- “I’ll have the lamb, please” – The supposed top wide receiver, Oklahoma’s CeeDee Lamb, dropped all the way to the Cowboys at #17. Did teams wait on receivers early due to the depth of the class, or is there some sort of issue with Lamb’s evaluation? Coaching genius du jour Kyle Shanahan apparently had Brandon Aiyuk at the top of his receiver board, and both Mike Mayock and John Elway bypassed Lamb for other wideouts. On the surface, it appears dem Boys were gifted the steal of the draft. Or were they…
- Big Red Machine – Similar to the Packers, the defending champion Kansas City Chiefs elected to not add another downfield threat in a class chock-full of speedy wide receivers. Even taking Clyde Edwards-Helaire in the first round was a bit puzzling. Edwards-Helaire is a talented back who should excel in Andy Reid’s attack. However, almost any running back with average pass catching skills (see Damien Williams) will excel with Patrick Mahomes, Travis Kelce, and Tyreek Hill on the field. Seems like a missed opportunity to add even more over the top firepower to the league’s most lethal offense.
- The sincerest form of flattery – It’s clear that Packers head coach Matt LaFleur is copying Kyle Shanahan’s offense. Load up on running backs and offensive linemen and next stop, Super Bowl! Even if you believe it’s that easy, it was San Francisco’s defense, not their offense, that fueled their success in 2019. Lest we forget, Green Bay’s defense allowed Raheem Mostert to run for 220 yards and four touchdowns in the NFC title tilt. Did the Packers add anyone of note in the draft to help their defense? Nope.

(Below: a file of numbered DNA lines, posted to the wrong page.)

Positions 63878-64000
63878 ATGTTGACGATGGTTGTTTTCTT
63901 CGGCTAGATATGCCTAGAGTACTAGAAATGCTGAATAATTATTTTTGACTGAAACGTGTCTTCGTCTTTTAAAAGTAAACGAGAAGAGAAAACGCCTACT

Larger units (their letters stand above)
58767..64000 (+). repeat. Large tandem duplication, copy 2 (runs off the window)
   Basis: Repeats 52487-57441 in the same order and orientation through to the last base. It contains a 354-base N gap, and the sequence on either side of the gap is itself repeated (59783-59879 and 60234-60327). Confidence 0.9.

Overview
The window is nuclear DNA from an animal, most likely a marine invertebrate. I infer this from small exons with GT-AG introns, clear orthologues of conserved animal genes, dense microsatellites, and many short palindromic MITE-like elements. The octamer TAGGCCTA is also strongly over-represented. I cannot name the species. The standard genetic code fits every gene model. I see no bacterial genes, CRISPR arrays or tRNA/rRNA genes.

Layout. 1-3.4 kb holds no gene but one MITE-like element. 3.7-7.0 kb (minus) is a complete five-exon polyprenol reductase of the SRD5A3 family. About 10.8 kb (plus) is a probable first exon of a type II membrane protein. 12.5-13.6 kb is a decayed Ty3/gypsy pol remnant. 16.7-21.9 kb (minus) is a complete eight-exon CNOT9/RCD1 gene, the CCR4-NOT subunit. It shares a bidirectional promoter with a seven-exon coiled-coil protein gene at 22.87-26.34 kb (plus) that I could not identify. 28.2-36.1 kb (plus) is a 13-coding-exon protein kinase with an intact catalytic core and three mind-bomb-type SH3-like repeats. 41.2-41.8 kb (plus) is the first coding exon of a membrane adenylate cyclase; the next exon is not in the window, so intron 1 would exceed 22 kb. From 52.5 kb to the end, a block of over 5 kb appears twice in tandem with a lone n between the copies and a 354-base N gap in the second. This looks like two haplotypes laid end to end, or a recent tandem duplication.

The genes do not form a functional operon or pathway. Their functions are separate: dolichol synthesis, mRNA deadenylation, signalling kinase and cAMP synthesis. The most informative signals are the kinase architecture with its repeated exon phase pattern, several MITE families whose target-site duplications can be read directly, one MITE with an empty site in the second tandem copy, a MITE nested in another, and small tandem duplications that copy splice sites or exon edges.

- Stubborn to a fault – Bill Belichick skipped out on quarterback, but that was the only smart move he made the entire draft. Like Green Bay and Kansas City, the Patriots totally ignored wide receiver. Instead, they opted to select a pair of tight ends in a lackluster tight end draft. Their current wide receiver depth chart is as follows: Julian Edelman (soon to be 34), N’Keal Harry, Mohamed Sanu, and Damiere Byrd. Yikes. Tom Brady jumped ship because the team refused to add young, fast weapons. There’s a lesson to be learned, but Belichick clearly doesn’t give a shit.
- Recency bias – A total of 21 players from LSU and Clemson were drafted, including 7 in the first round. Both teams were obviously peppered with top flight talent, but I get the feeling a lot of GMs just watched the college national championship game a few times and called it a day.